ADA Feria festivals spread the word about diabetes
Zela Daniel, RN, is well aware of the diabetes crisis and its impact on Latino families like her own. Her grandmother was not even 50 years old when she died from complications of type 1 diabetes. Four of Daniel's eight uncles have type 2 diabetes; one of her uncles has had four toes amputated as a result.
Unfortunately, the rate of diabetes in Hispanics is almost double that in non-Hispanic whites. To battle the epidemic in the Dallas area, Daniel, a registered nurse in Garland, Texas, decided to team up with her local ADA office to reach out to the Hispanic community by working on a festival called Feria de Salud Por Tu Familia (Festival of Health For Your Family).
"My first pregnancy, my daughter weighed 10 pounds, 4 ounces, so I know I'm at very high risk" for developing diabetes, Daniel says. "And we have a huge epidemic of obese children at risk for type 2 diabetes. If we don't educate these parents, we are going to have a lot of problems in the future."
At Feria de Salud, Latin music, dancing, cooking demonstrations, games, and other activities draw in families from within and outside the community. Ferias have been hosted in Texas, New York, California, and Florida; 11 are scheduled for 2008. The inaugural Dallas Feria last syear brought in 2,500 people, and coordinators are aiming for at least 4,000 this time around.
Feria is part of the American Diabetes Association's broader national outreach program, Por Tu Familia, which includes many more initiatives and programs specially tailored to the Latino community, including the Spanish language Web site www.portufamilia.org, and bilingual educational materials provided by the ADA National Call Center, including the brochure "What Can I Eat?" as well as a "Latin Flavor in the Kitchen" recipe sampler. Under Por Tu Familia, ADA also supports diabetes research specific to Latinos, and addresses health disparity issues through the Latino Diabetes Action Council. Por Tu Familia coordinates events in addition to Feria, with topics ranging from healthy Latin eating to convenient ways to exercise.
"One of the modules for Por Tu Familia is 'Everybody Dance for Your Health,'" Daniel says, "so we taught [people at Feria] how to dance and how that can become an exercise that you can do at home." Feria also provides healthy eating tips through cooking demonstrations and the ADA program "Health and Flavor in the Latino Kitchen." There's a cardiovascular health workshop, "With All My Heart," and a Kids' Zone where children and their families learn about choosing healthy meals at school and healthy snacks during the day. (There's face painting and games, too.) Other services for adults include diabetes risk testing, vision screenings, and foot exams.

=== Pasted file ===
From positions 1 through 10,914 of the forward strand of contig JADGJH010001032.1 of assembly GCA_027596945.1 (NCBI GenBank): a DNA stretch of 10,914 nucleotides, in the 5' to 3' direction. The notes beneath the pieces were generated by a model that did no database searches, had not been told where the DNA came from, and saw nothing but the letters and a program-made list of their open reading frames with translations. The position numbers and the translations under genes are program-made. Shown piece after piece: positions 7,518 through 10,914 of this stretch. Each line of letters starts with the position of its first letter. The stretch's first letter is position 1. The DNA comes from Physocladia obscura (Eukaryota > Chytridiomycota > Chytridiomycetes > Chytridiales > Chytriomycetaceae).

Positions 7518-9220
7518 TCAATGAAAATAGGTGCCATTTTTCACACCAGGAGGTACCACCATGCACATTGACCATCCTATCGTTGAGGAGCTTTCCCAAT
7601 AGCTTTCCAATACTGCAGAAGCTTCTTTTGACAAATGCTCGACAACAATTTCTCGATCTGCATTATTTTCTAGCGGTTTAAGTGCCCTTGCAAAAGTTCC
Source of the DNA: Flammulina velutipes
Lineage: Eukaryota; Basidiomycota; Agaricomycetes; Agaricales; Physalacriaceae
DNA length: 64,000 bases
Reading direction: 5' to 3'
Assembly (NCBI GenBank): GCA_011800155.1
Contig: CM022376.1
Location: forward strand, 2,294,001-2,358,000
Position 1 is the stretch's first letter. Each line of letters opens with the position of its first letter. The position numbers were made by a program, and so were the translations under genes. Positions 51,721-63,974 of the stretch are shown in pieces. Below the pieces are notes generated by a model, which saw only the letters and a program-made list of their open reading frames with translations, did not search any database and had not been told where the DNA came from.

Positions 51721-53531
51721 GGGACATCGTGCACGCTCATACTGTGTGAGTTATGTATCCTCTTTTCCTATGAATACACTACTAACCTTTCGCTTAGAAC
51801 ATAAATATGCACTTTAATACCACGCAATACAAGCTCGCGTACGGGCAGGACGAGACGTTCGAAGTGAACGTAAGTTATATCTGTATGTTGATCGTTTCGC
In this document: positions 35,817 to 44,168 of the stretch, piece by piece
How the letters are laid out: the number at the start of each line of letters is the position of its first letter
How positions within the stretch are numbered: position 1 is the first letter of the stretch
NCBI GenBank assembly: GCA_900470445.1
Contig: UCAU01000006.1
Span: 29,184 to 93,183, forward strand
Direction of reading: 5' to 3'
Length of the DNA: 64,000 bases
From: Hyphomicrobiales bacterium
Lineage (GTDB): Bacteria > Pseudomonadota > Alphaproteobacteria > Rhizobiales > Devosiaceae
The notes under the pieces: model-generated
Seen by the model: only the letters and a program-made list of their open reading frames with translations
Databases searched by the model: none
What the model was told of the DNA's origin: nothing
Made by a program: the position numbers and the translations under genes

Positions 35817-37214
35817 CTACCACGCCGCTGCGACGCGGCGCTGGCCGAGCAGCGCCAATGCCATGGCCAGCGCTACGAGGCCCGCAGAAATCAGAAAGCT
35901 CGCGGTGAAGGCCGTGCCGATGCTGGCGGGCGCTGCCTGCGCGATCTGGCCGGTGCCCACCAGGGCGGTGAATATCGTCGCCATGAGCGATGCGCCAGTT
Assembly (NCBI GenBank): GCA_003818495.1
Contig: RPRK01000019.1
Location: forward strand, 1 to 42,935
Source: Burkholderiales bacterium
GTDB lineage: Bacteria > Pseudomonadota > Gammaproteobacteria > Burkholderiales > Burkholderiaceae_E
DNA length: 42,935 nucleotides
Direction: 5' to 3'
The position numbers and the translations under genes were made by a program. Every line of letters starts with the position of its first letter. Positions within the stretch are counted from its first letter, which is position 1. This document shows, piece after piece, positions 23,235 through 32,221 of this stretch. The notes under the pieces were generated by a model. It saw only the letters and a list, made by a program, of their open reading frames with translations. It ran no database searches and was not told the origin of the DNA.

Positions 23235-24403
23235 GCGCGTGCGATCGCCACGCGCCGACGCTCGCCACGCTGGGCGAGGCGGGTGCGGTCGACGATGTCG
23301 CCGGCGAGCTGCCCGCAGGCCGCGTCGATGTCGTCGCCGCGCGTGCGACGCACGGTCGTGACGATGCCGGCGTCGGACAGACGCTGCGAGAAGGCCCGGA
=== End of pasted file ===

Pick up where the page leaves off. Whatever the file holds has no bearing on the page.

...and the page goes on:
This year's Feria will be Daniel's second—but she began working with ADA diabetes education programs in her school five years ago. She now serves as a volunteer on the Association's National Latino Subcommittee. "In-school education partnering with ADA, and education through the ADA program modules, has made people aware of a healthy lifestyle and how they can do it," Daniel says. "It has decreased obesity in children in the groups we work in."
Daniel hopes to see Feria grow in her own community and in others', she says: "I believe that education is prevention."
Fun at Feria
Find an upcoming festival near you:
• New York Sept. 13, St. Mary's Park, South Bronx
• Laredo, Texas Sept. 20, location TBD
• San Jose, Calif. Sept. 21, National Hispanic University
• Dallas Sept. 27, Samuell-Grand Park
• Miami Sept. 27, Tropical Park
• McAllen, Texas Nov. 8, Edinburg Activity Center and Park
• Los Angeles Nov. 9, Olvera Street
Call your local ADA office for more information.